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Differences in Microbial Activities of Faeces from Weaned and Unweaned Pigs in Relation to In vitro Fermentation of Different Sources of Inulin-type Oligofructose and Pig Feed Ingredients
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 Title & Authors
Differences in Microbial Activities of Faeces from Weaned and Unweaned Pigs in Relation to In vitro Fermentation of Different Sources of Inulin-type Oligofructose and Pig Feed Ingredients
Shim, S.B.; Verdonk, J.M.A.J.; Pellikaan, W.F.; Verstegen, W.A.;
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An in vitro experiment was conducted to evaluate the differences in microbial activity of five faecal inocula from weaned pigs and one faecal inoculum from unweaned pigs in combination with 6 substrates. The substrates tested were negative control diet, corn, soybean meal, oligofructose (OF), ground chicory roots and a mixture (60% chicory pulp and 40% OF). The inocula used were derived from pigs fed either a corn-soy based diet without antibiotics (NCON), the NCON diet supplemented with oligofructose (OF), a mixture of chicory pulp (40%) and OF (60%) (MIX), ground chicory roots (CHR) or the NCON diet supplemented with antibiotics (PCON). The cumulative gas production measured fermentation kinetics and end products, such as total gas production, ammonia and volatile fatty acids, were also determined. Both the substrate and the inoculum significantly affected the fermentation characteristics. The cumulative gas production curve showed that different substrates caused more differences in traits of fermentation kinetics than the different inocula. Inocula of weaned pigs gave a significantly higher VFA production compared to the inoculum from unweaned animals, whilst the rate of fermentation and the total gas produced did not differ. OF showed the highest fermentation kinetics and the lowest , pH and OM loss compared to other substrates. It was concluded that the microbial activity was significantly affected by substrate and inoculum. Inoculum from weaned pigs had more potential for microbial fermentation of the carbohydrate ingredients and oligofructose than that of unweaned pigs. A combination of high and low polymer inulin may be more beneficial to the gut ecosystem than using high- or low-polymer inulin alone.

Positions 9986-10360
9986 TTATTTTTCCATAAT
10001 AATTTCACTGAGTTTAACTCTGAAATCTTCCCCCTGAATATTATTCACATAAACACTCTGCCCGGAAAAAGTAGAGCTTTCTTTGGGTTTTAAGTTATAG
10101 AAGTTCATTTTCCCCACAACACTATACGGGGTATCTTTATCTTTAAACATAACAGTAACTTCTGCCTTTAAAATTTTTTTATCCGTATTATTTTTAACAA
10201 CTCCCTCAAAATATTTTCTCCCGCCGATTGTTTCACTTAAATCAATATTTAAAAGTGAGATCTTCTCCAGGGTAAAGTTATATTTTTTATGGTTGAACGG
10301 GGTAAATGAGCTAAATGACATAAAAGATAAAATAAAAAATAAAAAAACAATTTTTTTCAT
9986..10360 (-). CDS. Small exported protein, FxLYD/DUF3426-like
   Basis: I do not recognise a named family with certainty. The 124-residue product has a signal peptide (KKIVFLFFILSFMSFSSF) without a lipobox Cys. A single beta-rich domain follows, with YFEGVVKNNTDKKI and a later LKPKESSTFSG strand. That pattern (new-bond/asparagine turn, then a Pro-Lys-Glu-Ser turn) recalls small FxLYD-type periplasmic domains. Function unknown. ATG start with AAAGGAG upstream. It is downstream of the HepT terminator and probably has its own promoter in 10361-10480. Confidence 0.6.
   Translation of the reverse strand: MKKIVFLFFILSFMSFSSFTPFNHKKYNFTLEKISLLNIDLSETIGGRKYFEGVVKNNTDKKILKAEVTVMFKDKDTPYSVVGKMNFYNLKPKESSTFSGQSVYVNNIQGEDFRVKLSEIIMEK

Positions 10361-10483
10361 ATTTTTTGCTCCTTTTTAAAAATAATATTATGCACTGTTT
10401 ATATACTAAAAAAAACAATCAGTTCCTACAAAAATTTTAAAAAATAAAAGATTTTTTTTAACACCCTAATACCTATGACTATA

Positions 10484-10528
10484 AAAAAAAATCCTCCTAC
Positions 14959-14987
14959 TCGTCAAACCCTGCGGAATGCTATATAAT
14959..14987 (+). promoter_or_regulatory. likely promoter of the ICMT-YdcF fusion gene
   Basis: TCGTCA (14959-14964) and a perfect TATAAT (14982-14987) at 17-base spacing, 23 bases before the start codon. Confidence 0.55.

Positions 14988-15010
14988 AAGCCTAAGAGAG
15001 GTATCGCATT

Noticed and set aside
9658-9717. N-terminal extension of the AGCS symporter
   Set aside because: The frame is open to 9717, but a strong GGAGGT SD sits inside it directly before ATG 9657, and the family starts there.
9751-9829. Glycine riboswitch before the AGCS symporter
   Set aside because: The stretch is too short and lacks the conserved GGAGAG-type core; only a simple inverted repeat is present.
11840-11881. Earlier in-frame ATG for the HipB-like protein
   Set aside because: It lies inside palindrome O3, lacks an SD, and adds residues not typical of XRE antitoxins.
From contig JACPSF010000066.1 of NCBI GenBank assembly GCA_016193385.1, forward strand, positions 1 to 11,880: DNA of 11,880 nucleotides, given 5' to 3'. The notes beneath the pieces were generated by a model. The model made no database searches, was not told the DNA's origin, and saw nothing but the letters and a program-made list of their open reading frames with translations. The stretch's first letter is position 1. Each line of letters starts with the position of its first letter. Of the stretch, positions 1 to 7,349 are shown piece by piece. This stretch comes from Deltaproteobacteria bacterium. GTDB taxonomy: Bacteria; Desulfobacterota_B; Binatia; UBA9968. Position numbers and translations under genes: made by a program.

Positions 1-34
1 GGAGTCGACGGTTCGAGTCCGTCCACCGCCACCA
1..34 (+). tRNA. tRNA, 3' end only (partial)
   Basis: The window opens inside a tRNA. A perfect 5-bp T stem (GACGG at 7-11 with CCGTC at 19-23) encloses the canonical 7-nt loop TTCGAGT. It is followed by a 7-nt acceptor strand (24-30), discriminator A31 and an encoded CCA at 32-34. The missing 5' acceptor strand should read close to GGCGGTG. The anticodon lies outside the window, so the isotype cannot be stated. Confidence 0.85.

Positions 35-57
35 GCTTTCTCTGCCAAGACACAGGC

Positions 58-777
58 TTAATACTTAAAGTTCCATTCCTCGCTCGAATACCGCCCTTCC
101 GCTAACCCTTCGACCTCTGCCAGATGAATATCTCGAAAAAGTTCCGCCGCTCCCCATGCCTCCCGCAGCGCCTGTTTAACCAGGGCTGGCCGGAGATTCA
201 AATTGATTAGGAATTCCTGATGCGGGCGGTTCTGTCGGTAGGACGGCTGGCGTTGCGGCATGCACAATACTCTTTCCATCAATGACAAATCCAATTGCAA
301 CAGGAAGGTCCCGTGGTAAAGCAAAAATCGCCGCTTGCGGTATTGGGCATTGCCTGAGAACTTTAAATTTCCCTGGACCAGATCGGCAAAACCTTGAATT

Oligofructose;Fermentation;Pig;Faeces;In vitro;
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